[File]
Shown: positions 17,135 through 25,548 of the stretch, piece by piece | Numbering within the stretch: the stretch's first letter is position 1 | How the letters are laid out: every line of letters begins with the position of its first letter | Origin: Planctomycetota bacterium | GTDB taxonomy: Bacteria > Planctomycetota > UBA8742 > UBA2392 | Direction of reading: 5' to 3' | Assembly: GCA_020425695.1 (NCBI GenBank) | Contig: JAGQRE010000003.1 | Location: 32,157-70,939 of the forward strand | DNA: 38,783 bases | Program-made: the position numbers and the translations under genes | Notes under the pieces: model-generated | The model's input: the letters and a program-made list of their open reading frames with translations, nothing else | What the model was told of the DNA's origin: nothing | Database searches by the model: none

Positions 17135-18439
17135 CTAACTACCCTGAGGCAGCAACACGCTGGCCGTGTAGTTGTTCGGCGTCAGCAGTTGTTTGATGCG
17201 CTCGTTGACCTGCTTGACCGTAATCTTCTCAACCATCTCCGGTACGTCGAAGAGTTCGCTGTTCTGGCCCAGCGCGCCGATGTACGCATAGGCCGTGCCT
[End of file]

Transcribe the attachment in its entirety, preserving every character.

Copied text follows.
Shown: positions 17,135 through 25,548 of the stretch, piece by piece | Numbering within the stretch: the stretch's first letter is position 1 | How the letters are laid out: every line of letters begins with the position of its first letter | Origin: Planctomycetota bacterium | GTDB taxonomy: Bacteria > Planctomycetota > UBA8742 > UBA2392 | Direction of reading: 5' to 3' | Assembly: GCA_020425695.1 (NCBI GenBank) | Contig: JAGQRE010000003.1 | Location: 32,157-70,939 of the forward strand | DNA: 38,783 bases | Program-made: the position numbers and the translations under genes | Notes under the pieces: model-generated | The model's input: the letters and a program-made list of their open reading frames with translations, nothing else | What the model was told of the DNA's origin: nothing | Database searches by the model: none

Positions 17135-18439
17135 CTAACTACCCTGAGGCAGCAACACGCTGGCCGTGTAGTTGTTCGGCGTCAGCAGTTGTTTGATGCG
17201 CTCGTTGACCTGCTTGACCGTAATCTTCTCAACCATCTCCGGTACGTCGAAGAGTTCGCTGTTCTGGCCCAGCGCGCCGATGTACGCATAGGCCGTGCCT